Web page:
Free Dutch and Other Language Courses

We offer all Wittenborg students the opportunity to learn a second foreign language.

  • Dutch (offered as part of the undergraduate, and also 3x a year in 'intensive weeks for postgraduate students)
  • German (undergraduate students)
  • Spanish (undergraduate students)
  • French (undergraduate students)
  • Chinese (with a minimum cohort of 10 students required)
  • Russian (with a minimum cohort of 10 students required)

All Wittenborg students should be fluent in at least two languages, the lingua franca being English. This makes foreign languages an interesting challenge for both student and teacher.

Each language is offered twice a year starting at the beginning of the winter or summer term, in three different levels: beginners, intermediate and advanced, depending on student registration.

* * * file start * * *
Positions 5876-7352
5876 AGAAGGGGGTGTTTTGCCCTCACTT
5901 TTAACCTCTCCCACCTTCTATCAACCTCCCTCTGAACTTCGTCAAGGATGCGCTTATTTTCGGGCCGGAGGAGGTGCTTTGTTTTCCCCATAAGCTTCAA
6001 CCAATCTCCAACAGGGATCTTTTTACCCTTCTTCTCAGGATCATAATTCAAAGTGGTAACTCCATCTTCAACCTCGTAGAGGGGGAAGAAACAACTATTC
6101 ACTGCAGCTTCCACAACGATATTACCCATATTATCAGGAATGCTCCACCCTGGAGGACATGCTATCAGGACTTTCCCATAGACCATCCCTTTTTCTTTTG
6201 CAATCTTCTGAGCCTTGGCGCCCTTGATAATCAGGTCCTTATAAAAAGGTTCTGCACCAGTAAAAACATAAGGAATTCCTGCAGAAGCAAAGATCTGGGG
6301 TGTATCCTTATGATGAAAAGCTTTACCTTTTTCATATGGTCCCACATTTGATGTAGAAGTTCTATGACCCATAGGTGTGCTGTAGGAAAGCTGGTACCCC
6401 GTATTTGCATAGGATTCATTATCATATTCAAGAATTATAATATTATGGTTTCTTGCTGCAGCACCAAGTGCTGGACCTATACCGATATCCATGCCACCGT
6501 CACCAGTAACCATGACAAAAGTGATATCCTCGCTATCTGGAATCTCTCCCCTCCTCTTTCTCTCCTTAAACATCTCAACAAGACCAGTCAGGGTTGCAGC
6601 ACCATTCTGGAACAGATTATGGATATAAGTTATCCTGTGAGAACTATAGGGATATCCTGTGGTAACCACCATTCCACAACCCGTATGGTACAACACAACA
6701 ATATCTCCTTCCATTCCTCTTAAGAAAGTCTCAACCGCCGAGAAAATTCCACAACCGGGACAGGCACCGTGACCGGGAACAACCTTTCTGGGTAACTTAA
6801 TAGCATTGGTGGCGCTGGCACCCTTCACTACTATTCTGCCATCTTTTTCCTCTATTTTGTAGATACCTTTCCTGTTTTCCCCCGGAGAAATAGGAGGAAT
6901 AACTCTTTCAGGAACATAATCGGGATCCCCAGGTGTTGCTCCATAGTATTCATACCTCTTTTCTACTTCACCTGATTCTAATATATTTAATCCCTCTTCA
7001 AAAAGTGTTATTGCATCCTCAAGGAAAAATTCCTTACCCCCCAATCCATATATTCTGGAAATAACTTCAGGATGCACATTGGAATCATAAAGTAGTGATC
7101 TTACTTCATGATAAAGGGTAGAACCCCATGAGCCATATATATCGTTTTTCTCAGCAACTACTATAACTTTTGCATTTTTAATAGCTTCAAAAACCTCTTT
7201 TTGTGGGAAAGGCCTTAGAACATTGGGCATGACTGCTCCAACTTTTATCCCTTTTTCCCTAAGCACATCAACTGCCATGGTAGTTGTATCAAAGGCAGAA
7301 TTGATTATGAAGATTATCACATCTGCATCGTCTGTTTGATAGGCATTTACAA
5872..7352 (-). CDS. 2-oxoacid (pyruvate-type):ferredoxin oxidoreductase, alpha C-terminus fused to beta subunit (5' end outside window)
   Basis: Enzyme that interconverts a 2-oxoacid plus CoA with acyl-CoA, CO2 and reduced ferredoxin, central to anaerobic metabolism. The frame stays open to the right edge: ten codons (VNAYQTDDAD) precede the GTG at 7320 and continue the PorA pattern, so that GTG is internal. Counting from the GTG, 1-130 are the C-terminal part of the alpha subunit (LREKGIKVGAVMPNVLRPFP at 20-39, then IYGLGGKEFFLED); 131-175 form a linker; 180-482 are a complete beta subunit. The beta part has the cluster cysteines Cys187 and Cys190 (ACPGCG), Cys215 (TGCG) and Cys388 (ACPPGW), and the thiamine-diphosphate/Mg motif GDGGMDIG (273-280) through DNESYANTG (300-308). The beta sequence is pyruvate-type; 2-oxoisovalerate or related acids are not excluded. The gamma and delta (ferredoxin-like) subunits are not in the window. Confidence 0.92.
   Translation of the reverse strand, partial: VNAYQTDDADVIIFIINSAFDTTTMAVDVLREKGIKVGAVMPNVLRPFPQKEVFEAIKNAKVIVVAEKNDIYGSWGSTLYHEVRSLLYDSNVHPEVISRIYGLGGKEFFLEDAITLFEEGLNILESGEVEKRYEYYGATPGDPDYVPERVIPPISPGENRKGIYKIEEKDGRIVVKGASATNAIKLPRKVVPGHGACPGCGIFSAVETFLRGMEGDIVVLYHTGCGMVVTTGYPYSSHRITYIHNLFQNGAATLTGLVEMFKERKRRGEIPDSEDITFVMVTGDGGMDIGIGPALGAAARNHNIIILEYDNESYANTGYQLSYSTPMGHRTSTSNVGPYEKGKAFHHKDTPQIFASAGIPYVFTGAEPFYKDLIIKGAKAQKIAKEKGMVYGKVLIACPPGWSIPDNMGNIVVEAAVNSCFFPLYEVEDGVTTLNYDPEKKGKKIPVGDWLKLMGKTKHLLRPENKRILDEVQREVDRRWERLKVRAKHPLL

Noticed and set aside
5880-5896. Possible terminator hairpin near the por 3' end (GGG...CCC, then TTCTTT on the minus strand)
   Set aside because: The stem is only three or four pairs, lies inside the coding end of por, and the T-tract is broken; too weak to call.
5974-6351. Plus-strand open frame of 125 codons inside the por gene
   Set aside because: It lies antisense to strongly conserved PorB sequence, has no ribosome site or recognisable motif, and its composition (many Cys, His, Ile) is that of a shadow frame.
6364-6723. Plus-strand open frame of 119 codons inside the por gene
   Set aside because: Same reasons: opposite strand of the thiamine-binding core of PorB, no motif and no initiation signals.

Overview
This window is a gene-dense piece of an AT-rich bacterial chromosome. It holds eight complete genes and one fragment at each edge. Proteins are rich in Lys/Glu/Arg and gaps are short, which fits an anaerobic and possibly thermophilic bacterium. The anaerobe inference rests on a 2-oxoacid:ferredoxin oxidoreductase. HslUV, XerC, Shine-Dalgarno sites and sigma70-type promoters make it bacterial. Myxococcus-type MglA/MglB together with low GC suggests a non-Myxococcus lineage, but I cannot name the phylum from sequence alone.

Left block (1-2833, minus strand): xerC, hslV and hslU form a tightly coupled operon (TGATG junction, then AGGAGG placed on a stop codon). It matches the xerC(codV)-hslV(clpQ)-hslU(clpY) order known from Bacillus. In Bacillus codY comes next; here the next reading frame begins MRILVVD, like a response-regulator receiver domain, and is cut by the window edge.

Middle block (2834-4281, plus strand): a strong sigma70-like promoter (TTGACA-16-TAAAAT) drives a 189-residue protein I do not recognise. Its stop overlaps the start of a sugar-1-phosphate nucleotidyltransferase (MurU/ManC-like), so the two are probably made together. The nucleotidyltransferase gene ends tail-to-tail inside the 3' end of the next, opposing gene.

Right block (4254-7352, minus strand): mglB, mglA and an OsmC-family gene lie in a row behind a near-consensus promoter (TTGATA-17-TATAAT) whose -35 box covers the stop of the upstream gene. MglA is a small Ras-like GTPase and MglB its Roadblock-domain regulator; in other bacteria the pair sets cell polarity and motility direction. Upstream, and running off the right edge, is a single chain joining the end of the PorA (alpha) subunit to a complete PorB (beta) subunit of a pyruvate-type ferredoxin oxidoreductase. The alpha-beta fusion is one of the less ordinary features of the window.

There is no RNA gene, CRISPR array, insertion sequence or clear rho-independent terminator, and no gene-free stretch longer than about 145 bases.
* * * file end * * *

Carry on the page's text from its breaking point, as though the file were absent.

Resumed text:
The language module covers three complete blocks, in contrast to normal business administration modules. This means that if a student was to enter the programme mid-term (in Blocks 2/3 or 6/7), they have to wait until the start of the next term to begin their foreign language studies. Students can actually choose to follow three beginner’s modules rather than all three levels in one language; however, students cannot compensate credits by following 3 beginner modules.

Apart from the obvious aims of the foreign language modules, which are to reach a skills and competency level in that language equivalent to levels described in the Common European Framework Reference for Languages, these subjects also function as part of the business programme with the aim of introducing students to the concepts of learning a foreign language in relation to their studies and also their careers.

Foreign language learning is seen as competency and skills development, part of the personal development area of the programme.

FIBBA AccreditationFIBBA Accreditation Quality Results:

"The use of English in the programme is comprehensive. It stands at 100% of the workload and students may also learn a third language as well, which underlines the international employability of graduates. In the view of the panel, this extensive use of languages within an undergraduate economics programme exceeds quality requirements."